American robin

An American Robin sings while perching on a tree branch during spring time in central Missouri.

• Species: American robin.

• Scientific name: Turdus migratorius.

• Nicknames: None.

• Claim to fame: The American robin is one of North America’s best-known songbirds. Long acclaimed as a harbinger of spring, this orange-breasted bird has been honored in songs and poetry for generations. 

The American robin is the state bird of Michigan, Virginia, Connecticut and Wisconsin.

• Species status: In addition to being a much-publicized bird, robins are abundant in many parts of the country, including Missouri.

The current robin abundance represents a comeback for the species. Robins were one of the birds affected by the use of DDT, which sometimes poisoned the birds outright and also weakened the shells of their eggs, resulting in fewer hatchlings.

• First discovered: The first scientific description of the American robin was written by the famed naturalist Carl Linnaeus in 1766. 

The bird’s name is derived from its similarities to the European robin (Erithacus rubecula), an unrelated species found in many parts of Europe.

• Family matters: American robins belong to the bird family Turdidae, a group known as the thrushes. Most members of this group are large-eyed, slender-billed, strong-legged songbirds.

• Length: 9 inches to 11 inches long.

• Diet: American robins feed on a mixture of both wild and cultivated fruits, berries, earthworms, grubs and insects.

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Robins are known for their song, which is usually a series of three notes repeated in different orders and pitches.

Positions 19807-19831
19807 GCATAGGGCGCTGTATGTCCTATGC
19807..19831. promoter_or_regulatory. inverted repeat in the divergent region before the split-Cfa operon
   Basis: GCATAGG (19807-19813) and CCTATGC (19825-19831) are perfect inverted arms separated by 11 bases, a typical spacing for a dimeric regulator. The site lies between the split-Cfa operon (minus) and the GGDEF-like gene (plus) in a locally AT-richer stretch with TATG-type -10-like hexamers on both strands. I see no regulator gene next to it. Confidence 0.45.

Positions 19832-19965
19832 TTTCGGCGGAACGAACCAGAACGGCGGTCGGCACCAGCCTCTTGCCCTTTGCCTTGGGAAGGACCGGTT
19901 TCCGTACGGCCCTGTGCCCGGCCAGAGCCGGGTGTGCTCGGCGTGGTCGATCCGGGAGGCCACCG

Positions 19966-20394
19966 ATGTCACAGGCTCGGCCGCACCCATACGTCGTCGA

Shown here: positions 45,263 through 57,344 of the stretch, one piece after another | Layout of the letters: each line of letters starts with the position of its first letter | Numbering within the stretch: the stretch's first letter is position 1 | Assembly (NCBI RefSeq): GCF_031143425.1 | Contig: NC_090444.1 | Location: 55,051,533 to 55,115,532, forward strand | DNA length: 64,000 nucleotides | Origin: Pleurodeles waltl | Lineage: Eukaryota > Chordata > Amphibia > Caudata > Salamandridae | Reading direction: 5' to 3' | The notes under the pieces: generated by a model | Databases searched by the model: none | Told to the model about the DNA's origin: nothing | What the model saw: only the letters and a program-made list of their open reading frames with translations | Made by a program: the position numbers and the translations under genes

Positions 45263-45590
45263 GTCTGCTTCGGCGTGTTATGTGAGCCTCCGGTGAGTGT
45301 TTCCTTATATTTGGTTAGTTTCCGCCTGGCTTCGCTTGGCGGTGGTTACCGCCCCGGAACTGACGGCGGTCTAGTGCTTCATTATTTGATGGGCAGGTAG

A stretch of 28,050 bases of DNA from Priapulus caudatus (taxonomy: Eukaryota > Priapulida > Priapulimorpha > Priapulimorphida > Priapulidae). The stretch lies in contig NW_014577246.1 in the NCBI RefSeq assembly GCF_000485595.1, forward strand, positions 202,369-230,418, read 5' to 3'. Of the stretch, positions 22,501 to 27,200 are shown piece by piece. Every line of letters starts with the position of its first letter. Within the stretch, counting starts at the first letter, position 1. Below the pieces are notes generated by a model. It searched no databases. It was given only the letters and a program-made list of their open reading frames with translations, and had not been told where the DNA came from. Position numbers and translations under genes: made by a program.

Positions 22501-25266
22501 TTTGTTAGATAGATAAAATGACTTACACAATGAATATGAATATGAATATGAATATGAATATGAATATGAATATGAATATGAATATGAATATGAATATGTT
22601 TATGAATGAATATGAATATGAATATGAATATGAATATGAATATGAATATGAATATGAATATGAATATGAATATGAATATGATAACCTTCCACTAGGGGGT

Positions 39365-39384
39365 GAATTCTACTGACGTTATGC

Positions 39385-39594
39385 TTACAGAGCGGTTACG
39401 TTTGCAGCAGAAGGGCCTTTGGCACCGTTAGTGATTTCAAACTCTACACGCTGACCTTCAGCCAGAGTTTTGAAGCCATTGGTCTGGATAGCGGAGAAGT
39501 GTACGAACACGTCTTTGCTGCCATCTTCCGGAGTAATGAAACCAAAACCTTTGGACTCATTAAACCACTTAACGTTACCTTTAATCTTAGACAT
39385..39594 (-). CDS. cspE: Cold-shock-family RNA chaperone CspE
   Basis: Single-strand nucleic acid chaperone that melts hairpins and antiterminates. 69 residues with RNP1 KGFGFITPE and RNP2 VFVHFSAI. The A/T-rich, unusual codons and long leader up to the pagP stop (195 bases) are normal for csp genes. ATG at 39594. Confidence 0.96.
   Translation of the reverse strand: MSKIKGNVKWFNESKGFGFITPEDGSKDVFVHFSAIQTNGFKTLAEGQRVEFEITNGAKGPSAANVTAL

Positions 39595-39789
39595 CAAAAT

• Life span: Information not available, but three to five years is probably a good estimation.

• Habitat: The American robin has adapted to a variety of habitats. A general rule of thumb when it comes to a robin’s habitat is that the bird needs open ground to forage for food and some woodland areas or at least a few scattered trees and shrubs for nesting and roosting.

• Life cycle: Because robins can be found in Missouri throughout the year, the robin’s association with the coming of spring is somewhat incorrect in this area – but not entirely. 

In winter, robins gather in huge flocks, particularly in southern Missouri where resident robins are joined by birds from colder northern regions. 

Because of these large flocks, winter is a time when they are seen with less frequency than in warmer months because they’re clumped together at select roosting sites instead of spread across the state. 

When these large flocks break up in spring because of courtship and mating routines, these birds begin to be seen and heard frequently.

So, while robins may not be returning here from warm, southerly states; their reappearance in your backyard from winter roosting sites still denotes a change of seasons.

Nest-building begins in March or April with the construction of cup-shaped structures by the females. Usually three to five blue-green eggs are laid and incubated by the female for about 14 days. 

She continues to brood the nestlings while they are very young, then later during bad weather and at night. 

The male offers occasional assistance by providing materials for the nest and sometimes feeding the chicks. The young fledge from the nest in about 15 days. Robins usually have two broods per nesting season. 

(source: MDC)

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